As the Madrid country-level climate talks ended stuck in a climate change version of the congestion that Auckland’s commuters know only too well, pressure on the world’s cities to act more effectively grows. This is where more than 70 percent of global CO2 emissions originate.

Auckland Mayor, and former Environment Minister, Phil Goff, had a chance to start a new city direction on climate change, one of his big re-election campaign priorities, when he outlined his budget plans for next year.

In doing so he repeated what he often said during the mayoral campaign: the council needs to act urgently to address climate change.

Yet the four modest climate change announcements he made won’t be fully underway until July next year and the bigger ones will take five years to implement. At a cost of $18.9m over the next five years, they represent a rounding error against total Auckland expenditure of $24 billion over the same period. The 6,000 tonnes of carbon that will be reduced by his key initiatives will cut the regions’ annual CO2 production by less than 0.2 percent.

Effective climate change action is not just about spending more money. How and what it is spent on is critical.

In February 2018, the council began developing an Auckland-wide climate action plan. It has been scoped, tested, refined and consulted on since then. There was no official update on it at the inaugural meeting of the council’s new Climate Change committee last month, but the final plan is expected early next year – nine months after the council declared a climate change emergency.

Back in 2015, Auckland Council joined the Global Covenant of Mayors for Climate & Energy to help boost its climate action. It tracks cities’ progress towards achieving climate mitigation, adaptation and access to energy plans.

In the four years since Auckland signed, it has yet to move beyond the first of six steps – undertaking a mitigation inventory.

By contrast, cities such as Adelaide, Copenhagen, Melbourne, and Vancouver are all rated ‘compliant’ having achieved all six steps.

Melbourne’s Climate Adaptation Strategy was developed in 2009. Vancouver’s plan was adopted in 2012.

Auckland council has had many other priorities than climate change in its first decade, and big projects like the Unitary Plan do contribute to climate action. To those congested commuters, focusing on more immediate priorities may seem obvious. However transport is both Auckland’s leading climate emissions’ problem and biggest opportunity.

Other international cities are achieving greater climate progress in transport and other carbon intensive areas by such things as making car, bike and scooter sharing easier to get underway and more accessible.

They are creating car-light or low emission zones, and making the real cost of parking more visible by reducing or removing parking subsidies in specific areas – to encourage people to use public transport.

They are incentivising greater electric vehicle charging infrastructure, and encouraging freight carriers to operate at different times of the day.

They are making it easier for new integrated transport information, payment and route planning applications. They are increasing temporary street closures, and reducing the costly traffic management planning approach which makes this harder.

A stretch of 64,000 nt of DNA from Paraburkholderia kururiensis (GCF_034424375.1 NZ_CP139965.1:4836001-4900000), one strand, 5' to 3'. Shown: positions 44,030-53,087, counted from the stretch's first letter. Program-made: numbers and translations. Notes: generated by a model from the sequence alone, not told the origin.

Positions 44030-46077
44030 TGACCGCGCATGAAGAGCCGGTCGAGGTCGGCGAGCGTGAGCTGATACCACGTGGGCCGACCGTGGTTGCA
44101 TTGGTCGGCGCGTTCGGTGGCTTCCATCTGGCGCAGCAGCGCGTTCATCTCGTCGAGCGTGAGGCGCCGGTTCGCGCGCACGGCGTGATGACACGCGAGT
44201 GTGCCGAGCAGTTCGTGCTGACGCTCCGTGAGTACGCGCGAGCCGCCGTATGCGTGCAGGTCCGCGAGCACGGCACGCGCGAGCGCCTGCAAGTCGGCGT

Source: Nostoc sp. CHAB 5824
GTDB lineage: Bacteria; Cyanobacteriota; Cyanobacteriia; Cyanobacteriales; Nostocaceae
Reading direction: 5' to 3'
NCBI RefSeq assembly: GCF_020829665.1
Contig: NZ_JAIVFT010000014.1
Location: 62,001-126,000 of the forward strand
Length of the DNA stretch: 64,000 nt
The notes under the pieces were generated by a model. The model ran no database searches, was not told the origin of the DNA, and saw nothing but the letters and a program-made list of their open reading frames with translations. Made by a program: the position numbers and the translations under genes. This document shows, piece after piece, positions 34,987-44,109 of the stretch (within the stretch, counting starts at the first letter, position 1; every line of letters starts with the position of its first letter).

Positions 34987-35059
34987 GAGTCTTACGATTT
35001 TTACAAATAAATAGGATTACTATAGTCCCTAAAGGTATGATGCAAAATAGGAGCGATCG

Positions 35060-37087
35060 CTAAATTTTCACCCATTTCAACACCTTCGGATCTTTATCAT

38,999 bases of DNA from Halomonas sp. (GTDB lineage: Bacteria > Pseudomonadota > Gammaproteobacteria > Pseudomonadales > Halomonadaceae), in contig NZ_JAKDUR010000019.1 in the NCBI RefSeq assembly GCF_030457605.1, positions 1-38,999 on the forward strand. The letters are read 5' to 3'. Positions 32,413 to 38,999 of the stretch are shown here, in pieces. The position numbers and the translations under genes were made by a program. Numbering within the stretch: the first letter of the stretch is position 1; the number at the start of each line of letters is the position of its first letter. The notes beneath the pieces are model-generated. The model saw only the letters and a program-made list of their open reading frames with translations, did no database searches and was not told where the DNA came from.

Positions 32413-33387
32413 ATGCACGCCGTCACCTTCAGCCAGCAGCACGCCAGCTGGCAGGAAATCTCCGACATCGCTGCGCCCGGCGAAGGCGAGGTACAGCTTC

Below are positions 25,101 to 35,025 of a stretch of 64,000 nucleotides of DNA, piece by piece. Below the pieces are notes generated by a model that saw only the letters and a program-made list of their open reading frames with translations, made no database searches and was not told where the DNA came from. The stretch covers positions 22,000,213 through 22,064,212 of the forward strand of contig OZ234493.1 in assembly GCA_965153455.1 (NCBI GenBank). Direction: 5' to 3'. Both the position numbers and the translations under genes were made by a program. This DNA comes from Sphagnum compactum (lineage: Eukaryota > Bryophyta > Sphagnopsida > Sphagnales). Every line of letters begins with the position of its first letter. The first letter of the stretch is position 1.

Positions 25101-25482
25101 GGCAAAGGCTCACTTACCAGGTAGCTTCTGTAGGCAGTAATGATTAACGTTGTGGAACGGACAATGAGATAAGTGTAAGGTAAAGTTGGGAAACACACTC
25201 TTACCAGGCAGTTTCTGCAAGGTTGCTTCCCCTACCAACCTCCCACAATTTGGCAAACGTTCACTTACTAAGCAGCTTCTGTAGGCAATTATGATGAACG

Melbourne, aiming for zero net carbon emissions by 2020, has toughened construction environmental standards and uses incentives to boost the sustainable retrofitting of existing infrastructure.

Copenhagen’s plan to be a net carbon-neutral city by 2025 has seen its CO2 emissions reduce by 42 percent since 2005. Key to this has been a ground-breaking collaborative plan with business, community and other groups taking responsibility for 22 separate climate reduction plans with 65 projects.

San Francisco aims to be a zero waste city by 2020. It mandated food scrap composting 10 years ago. Auckland won’t begin properly until 2021.

Although Auckland’s new climate action plan may be adopted by the council in the early months of 2020, Goff said any substantive decisions and significant budget changes would have to wait for the next 10 year budget – which won’t start until July 1, 2021.

This is a strange emergency.

A more ‘urgent’ response would be to introduce an extraordinary amendment to the 10 year budget. Christchurch council did this in the years following its earthquakes. Other councils do this when either unexpected or unplanned-for events arise.

In the long-prepared draft Auckland climate action plan there are 70 actions, a number of which could be pulled into an “extraordinary” budget change.

Potential quick climate wins for Auckland, include:

– encourage large scale uptake of zero and low emission vehicles.

– make freight systems more efficient.

– rapidly increase safe, high-quality cycling and walking infrastructure

– implement the proposed climate innovation system.

– develop and deliver local and regional decentralised energy solutions

– use council property to drive innovation in renewable energy development

As he left Auckland Council, its first Chief Sustainability Officer John Mauro, said the council and the community needed the courage to make better progress.

He criticised the slow movement on zero carbon buses, the failure to spend the budget on new cycleways and the need to plant a lot more trees.

Climate change is complex, as Goff also said last week – but decision makers still have choices about tackling easier climate congestion-busting actions first. Others have shown Auckland the way.

Mark Thomas leads Serviceworks, a cities and technology business. He was previously an elected member of part of the Auckland Council and is a director of the Committee for Auckland.

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